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Academic Eligibility For Financial Aid - Satisfactory Progress

In order to become and remain eligible to receive Title IV financial aid, such as a Federal Pell Grant, a Direct Loan (Stafford, PLUS), a Federal Supplemental Educational Opportunity Grant (FSEOG), Federal Work Study (FWS) and/or a Federal Perkins Loan, a student must:
1. Have been formally accepted into a degree, diploma or eligible certificate program. Generally, the program must carry a minimum of 24 credit hours to be an eligible program, or 16 credit hours for certificate programs. A student must be at least a halftime student in order to qualify for a Direct Loan. In a regular length semester, half-time is the equivalent of 6 credits. Less than half-time students are eligible for a Pell Grant.

2. Make satisfactory progress toward the achievement of their educational goals. Standards for this progress are both qualitative and quantitative and are reflected in both cumulative grade point average (CGPA) and “incremental” progress in terms of completing a minimum amount of work at stated intervals

Qualitative Standards Are As Follows:

0–13 credits earned. . . . . . 1.50 minimum cumulative GPA
14–27 credits earned . . . . . . 1.70 minimum cumulative GPA
28–40 credits earned . . . . 1.80 minimum cumulative GPA
41+ credits earned . . 2.00 minimum cumulative GPA
Qualitative satisfactory progress is reviewed at the end of each semester by the financial aid officer.

Qualitative Warning

Students who fail to meet the qualitative standards for satisfactory progress will be placed on satisfactory progress warning for one semester. During this semester they will continue to be eligible for financial aid, but must bring their cumulative grade point average up to the required standard. If a student does not bring his/her GPA to the required standard during the warning semester, the student will be ineligible to receive financial aid for the following semester. Aid can only be reinstated after a student has met the required standards listed above. Withdrawal and readmission do not necessarily change the student’s satisfactory progress status.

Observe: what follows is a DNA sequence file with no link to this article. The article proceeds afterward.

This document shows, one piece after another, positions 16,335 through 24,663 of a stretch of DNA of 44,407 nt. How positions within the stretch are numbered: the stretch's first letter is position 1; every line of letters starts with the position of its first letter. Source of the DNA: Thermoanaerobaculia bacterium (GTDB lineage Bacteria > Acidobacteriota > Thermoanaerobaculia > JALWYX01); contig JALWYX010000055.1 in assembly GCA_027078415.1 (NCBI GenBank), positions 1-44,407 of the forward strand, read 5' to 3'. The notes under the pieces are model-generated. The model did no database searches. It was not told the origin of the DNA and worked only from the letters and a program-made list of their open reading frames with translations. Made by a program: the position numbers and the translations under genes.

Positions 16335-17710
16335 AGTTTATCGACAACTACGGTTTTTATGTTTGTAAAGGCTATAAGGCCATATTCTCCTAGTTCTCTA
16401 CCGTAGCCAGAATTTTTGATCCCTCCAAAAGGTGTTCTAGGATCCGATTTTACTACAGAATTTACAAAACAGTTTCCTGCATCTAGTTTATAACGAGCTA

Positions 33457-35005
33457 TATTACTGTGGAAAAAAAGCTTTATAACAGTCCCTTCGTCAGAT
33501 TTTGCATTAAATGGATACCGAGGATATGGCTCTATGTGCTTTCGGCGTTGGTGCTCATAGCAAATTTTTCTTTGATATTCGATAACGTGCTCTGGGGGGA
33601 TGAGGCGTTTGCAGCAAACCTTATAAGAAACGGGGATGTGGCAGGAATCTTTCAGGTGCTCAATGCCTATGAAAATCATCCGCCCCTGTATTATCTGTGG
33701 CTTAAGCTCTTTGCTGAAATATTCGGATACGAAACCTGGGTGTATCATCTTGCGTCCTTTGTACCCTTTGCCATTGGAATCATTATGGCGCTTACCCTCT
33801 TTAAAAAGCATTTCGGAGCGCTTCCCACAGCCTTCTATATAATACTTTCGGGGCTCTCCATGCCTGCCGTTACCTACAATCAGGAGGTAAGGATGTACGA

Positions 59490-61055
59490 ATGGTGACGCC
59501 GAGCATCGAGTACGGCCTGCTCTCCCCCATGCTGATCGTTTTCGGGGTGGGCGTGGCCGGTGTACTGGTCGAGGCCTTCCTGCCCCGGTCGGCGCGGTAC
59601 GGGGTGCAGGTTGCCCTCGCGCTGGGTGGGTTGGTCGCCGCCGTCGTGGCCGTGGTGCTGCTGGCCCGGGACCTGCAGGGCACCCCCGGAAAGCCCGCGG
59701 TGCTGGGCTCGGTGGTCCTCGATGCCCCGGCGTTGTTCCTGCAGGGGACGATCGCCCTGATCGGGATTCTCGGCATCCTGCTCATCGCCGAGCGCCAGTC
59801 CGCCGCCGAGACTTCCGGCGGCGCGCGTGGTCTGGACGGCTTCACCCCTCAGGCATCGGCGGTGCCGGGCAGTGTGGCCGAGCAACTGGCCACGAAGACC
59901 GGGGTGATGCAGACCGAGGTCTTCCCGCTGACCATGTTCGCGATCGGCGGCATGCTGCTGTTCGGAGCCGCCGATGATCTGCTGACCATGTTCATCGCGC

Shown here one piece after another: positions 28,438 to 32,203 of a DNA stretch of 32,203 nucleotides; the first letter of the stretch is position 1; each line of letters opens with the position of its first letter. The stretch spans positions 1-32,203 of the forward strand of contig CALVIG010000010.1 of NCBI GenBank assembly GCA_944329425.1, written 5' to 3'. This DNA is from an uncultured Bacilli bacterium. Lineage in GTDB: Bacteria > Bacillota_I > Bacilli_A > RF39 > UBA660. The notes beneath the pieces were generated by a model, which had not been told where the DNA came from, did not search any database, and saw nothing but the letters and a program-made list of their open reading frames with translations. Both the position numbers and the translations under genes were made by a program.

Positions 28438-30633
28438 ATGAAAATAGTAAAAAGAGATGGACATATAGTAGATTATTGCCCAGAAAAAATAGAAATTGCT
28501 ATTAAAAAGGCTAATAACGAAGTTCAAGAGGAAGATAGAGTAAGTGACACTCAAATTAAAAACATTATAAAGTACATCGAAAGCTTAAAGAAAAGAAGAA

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Quantitative Standards

    Completion Rate Component
  • A student must successfully complete at least two-thirds (66.666%) of the total credits he/she attempts throughout his/her academic career at the college.  All attempted credits resulting in either an academic grade or administrative transcript notation will be included in the quantitative calculation.
    • For example, a student who has enrolled in 36 credits throughout his or her academic career at the college must pass more than 24 credits in order to be making Satisfactory Academic Progress.
    Maximum Timeframe Component
  • A student may receive student federal aid for any attempted credits towards his or her program of study as long as those credits do not exceed 150% of the published length of the student’s program of study.

For example, a student enrolled in an eligible 24 credit certificate program can receive financial aid for up to 36 credits attempted.  Likewise, a student enrolled in a program of study which requires 64 credits to earn the degree may receive student federal aid for a maximum of 96 credits attempted

Quantitative Warning

Students enrolled in Associate Degree, Certificate, Professional Certificate or Diploma programs who fail to meet the quantitative standards for satisfactory progress will be placed on satisfactory progress warning for one semester. During this warning semester, students will continue to be eligible for financial aid, but must bring their cumulative number of credits earned to the required standard. (Transfer credits can be used to make up deficiencies in credits earned.) If during the semester of warning the student does not bring up the cumulative number of credits earned to the required standard, the student will be ineligible for financial aid the following semester. Aid can be reinstated only after a student has met the required standards listed above. Withdrawal and readmission do not necessarily change the student’s satisfactory progress status.

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Appeal Procedure

If a student is ineligible for Financial Aid based on satisfactory progress, the student may appeal for review of that determination. Students claiming extenuating circumstances should first appeal in writing to the Financial Aid Director. Next appeal should be made in writing to the President of the Institution or a designee within 15 working days following the Financial Aid Director’s decision. A successful appeal may preserve the student’s eligibility for financial aid in the following semester.